The Indian Perspective

The period between the Soviet collapse and the rise of the Taliban —
the 1990s — saw India at a historical ebb in the power balance with
Pakistan. The American reaction to the Sept. 11, 2001, attacks changed
all that. The U.S. military had eliminated Pakistan’s proxy government
in Afghanistan, and ongoing American pressure was buckling the support
structures that allowed Pakistan to function. So long as matters
continued on this trajectory, New Delhi saw itself on track for a
historically unprecedented dominance of the subcontinent.

But the American commitment to Afghanistan is not without its
limits, and American pressure was not sustainable. At its heart,
Afghanistan is a landlocked knot of arid mountains without the sort of
sheltered, arable geography that is likely to give rise to a stable —
much less economically viable — state. Any military reality that the
Americans imposed would last only so long as U.S. forces remained in
the country.

The alternative now being pursued is the current effort at Vietnamization
of the conflict as a means of facilitating a full U.S. withdrawal. In
order to keep the country from returning to the sort of anarchy that
gave rise to al Qaeda, the United States needed a local power to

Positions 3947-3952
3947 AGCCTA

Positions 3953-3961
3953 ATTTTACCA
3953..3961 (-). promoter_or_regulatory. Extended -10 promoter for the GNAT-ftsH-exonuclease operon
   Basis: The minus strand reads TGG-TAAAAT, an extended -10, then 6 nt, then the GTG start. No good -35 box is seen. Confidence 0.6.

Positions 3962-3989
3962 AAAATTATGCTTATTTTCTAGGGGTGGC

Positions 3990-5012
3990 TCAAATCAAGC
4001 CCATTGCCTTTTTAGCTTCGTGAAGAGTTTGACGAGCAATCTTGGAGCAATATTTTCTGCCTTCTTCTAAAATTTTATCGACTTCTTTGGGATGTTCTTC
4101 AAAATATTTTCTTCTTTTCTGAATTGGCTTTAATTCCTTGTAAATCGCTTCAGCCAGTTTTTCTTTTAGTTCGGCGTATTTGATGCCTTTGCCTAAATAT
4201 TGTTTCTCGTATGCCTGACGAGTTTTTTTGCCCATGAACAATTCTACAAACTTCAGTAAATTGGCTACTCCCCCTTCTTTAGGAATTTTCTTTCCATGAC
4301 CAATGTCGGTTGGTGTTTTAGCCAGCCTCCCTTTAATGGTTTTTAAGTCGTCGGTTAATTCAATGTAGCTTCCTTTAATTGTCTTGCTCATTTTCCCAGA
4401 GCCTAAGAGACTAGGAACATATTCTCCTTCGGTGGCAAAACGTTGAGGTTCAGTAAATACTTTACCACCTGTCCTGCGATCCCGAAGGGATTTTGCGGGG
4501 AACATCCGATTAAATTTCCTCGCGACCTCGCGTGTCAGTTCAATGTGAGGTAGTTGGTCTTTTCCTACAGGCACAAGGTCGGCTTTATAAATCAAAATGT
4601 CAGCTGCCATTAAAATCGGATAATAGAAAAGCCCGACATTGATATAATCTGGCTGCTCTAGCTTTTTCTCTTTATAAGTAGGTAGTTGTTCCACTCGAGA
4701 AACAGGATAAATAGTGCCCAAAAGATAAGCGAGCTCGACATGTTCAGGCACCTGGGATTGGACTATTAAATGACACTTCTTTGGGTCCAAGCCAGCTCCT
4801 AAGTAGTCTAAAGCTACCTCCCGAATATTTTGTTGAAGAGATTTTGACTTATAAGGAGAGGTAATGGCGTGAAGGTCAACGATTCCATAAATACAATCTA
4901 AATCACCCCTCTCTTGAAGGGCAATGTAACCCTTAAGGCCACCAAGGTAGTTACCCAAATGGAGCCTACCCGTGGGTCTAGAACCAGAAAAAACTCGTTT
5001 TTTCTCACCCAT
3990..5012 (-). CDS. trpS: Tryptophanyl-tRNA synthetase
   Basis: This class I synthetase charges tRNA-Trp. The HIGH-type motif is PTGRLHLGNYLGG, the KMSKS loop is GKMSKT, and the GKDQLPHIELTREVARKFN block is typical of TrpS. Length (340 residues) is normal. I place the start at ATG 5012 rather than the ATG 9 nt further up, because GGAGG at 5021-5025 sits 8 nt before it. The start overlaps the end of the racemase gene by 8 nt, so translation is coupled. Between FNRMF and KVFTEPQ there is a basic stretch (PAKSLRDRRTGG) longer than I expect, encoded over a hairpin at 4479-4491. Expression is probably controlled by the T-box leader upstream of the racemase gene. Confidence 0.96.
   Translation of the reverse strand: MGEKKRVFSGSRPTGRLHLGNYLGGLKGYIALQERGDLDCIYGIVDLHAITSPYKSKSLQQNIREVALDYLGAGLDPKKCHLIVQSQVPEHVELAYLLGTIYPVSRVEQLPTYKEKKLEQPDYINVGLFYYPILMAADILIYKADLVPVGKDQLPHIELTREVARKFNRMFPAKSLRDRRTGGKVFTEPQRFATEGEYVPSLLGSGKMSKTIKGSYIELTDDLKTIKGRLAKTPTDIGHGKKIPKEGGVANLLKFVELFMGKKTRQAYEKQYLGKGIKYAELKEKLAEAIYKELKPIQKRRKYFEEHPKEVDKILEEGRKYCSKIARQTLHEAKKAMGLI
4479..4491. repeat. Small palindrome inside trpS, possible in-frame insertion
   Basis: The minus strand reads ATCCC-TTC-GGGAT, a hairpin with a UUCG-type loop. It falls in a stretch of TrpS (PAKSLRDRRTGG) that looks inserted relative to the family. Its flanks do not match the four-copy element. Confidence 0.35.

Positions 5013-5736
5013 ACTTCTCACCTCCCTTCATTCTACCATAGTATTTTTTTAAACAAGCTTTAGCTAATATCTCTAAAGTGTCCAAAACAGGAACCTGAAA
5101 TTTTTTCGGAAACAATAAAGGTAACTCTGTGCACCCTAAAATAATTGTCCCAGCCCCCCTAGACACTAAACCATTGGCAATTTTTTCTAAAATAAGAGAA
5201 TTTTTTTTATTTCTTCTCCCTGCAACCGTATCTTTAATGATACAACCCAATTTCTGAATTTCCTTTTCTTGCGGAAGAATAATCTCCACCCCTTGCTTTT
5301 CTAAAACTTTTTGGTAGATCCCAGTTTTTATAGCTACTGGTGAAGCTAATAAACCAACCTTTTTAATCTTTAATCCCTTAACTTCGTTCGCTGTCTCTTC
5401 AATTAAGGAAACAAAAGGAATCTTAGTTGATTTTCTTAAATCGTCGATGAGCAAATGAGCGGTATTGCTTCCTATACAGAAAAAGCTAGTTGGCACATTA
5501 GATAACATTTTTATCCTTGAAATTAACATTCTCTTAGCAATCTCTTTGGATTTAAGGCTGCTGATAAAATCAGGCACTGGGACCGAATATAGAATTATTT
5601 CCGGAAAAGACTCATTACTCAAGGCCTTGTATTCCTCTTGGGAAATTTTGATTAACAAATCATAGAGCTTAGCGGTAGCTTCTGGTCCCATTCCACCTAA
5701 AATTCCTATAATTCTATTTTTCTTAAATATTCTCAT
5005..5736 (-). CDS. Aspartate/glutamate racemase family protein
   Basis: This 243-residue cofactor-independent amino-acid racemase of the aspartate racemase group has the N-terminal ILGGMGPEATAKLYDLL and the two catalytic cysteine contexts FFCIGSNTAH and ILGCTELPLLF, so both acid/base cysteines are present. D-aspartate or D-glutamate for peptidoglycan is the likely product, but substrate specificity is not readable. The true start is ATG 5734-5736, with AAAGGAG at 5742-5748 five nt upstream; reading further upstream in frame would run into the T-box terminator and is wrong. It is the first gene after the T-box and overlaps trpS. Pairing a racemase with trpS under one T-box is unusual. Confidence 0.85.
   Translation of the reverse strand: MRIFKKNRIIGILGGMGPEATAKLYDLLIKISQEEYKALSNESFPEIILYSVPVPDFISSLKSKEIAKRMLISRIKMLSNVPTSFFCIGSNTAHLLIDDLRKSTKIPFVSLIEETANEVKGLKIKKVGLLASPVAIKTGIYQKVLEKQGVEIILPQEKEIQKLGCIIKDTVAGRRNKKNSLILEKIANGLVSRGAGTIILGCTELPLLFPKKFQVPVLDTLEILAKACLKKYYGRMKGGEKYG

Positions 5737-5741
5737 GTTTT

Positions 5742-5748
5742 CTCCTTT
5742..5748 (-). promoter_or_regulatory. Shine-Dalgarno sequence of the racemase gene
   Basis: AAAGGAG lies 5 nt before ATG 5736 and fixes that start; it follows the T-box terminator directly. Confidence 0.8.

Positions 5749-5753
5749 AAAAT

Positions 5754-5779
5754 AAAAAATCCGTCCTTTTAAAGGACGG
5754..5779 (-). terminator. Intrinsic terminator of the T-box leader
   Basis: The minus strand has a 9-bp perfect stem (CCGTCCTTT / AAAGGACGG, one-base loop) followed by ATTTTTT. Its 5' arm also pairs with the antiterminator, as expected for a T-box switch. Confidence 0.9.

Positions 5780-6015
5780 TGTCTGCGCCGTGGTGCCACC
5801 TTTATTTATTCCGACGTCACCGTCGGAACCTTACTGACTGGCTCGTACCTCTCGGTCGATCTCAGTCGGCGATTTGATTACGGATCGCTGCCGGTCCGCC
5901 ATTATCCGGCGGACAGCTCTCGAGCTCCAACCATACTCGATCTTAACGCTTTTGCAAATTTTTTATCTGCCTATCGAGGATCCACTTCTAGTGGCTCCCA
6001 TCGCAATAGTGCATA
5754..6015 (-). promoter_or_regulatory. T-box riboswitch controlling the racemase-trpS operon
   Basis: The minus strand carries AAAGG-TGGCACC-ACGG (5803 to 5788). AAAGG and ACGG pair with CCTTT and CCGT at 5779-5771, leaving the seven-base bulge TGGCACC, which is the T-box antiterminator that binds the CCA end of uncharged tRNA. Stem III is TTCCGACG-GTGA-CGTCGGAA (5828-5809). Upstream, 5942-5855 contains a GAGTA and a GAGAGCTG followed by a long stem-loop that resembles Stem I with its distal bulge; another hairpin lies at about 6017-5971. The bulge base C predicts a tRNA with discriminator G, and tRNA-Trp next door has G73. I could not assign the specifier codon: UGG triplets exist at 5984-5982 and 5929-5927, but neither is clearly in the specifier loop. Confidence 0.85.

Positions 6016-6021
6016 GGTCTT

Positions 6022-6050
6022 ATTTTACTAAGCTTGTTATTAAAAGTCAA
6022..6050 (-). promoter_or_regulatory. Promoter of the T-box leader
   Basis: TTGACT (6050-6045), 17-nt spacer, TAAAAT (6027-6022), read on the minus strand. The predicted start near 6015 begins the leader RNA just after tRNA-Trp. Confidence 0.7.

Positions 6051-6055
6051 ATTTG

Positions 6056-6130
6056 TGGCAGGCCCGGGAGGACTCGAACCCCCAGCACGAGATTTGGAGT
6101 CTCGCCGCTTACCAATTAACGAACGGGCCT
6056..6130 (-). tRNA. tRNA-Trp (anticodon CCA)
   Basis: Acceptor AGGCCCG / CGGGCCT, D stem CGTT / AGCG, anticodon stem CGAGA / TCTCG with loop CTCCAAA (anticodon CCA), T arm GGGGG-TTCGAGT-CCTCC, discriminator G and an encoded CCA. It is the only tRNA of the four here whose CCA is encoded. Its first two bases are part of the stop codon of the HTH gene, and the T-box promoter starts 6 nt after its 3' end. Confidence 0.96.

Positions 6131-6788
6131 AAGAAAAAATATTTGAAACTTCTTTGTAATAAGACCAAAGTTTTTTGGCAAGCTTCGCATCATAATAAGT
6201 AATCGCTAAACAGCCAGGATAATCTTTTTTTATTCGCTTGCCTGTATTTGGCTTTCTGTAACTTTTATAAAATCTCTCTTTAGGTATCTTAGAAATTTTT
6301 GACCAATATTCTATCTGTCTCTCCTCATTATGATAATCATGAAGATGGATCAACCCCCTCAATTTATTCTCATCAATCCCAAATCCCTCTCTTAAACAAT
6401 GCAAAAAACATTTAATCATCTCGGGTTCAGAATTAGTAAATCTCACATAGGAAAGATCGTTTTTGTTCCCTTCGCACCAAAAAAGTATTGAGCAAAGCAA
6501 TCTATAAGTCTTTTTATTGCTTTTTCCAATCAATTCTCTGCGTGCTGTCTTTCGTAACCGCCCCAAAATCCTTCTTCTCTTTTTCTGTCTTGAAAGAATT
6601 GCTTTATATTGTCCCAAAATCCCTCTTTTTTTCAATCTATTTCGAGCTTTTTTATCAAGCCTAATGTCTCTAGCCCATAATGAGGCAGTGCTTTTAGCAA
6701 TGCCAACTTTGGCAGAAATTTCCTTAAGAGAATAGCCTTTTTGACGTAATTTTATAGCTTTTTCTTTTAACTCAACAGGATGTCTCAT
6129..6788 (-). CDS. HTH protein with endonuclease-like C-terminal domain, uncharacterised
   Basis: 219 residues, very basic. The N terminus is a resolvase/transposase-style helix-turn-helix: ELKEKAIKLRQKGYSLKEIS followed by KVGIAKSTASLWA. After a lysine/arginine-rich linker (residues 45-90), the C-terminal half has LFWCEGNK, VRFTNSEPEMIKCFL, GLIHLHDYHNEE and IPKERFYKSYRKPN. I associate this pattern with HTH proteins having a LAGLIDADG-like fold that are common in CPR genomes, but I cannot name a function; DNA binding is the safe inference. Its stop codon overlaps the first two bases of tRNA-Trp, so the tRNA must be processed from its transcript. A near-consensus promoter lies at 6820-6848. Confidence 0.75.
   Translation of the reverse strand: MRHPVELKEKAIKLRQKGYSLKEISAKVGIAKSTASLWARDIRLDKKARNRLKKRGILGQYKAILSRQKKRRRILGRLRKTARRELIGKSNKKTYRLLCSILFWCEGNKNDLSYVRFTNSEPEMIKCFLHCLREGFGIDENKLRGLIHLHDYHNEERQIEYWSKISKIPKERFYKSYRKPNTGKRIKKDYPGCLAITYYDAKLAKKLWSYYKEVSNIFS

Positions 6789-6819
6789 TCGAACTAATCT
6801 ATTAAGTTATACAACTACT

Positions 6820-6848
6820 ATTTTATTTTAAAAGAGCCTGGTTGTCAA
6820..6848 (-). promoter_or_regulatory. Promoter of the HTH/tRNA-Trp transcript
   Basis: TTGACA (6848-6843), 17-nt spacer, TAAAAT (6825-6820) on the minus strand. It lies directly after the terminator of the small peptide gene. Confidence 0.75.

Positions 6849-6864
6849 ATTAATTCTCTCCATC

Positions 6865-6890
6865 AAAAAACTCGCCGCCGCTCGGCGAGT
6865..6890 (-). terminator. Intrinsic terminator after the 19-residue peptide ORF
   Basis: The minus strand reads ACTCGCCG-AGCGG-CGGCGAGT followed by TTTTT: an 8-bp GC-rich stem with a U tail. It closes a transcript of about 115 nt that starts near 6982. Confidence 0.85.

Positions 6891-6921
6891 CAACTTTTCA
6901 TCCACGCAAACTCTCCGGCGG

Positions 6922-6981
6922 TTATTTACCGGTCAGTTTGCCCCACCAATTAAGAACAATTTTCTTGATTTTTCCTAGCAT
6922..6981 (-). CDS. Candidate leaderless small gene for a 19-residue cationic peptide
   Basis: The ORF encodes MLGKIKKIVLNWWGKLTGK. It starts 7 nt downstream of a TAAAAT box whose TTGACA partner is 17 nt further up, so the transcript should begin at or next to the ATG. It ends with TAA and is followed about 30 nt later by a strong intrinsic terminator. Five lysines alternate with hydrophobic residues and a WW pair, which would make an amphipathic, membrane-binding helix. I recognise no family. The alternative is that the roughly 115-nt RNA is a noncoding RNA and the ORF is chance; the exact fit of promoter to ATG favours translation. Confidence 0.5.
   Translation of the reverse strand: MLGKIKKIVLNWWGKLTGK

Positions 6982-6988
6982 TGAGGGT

oversee matters in Afghanistan. The only viable alternative — though
the Americans had been berating it for years — was Pakistan.

If U.S. and Pakistan interests could be aligned, matters could fall
into place rather quickly — and so they did once Islamabad realized the
breadth and dangerous implications of its domestic insurgency. The
five-year, $7.5 billion U.S. aid package to Pakistan approved in 2009
not only helped secure the arrangement, it likely reflects it. An
unprecedented counterinsurgency and counterterrorism campaign conducted
by the Pakistani military continues in the country’s tribal belt. While
it has not focused on all the individuals and entities Washington might
like, it has created real pressure on the Pakistani side of the border
that has facilitated efforts on the Afghan side. For example, Islamabad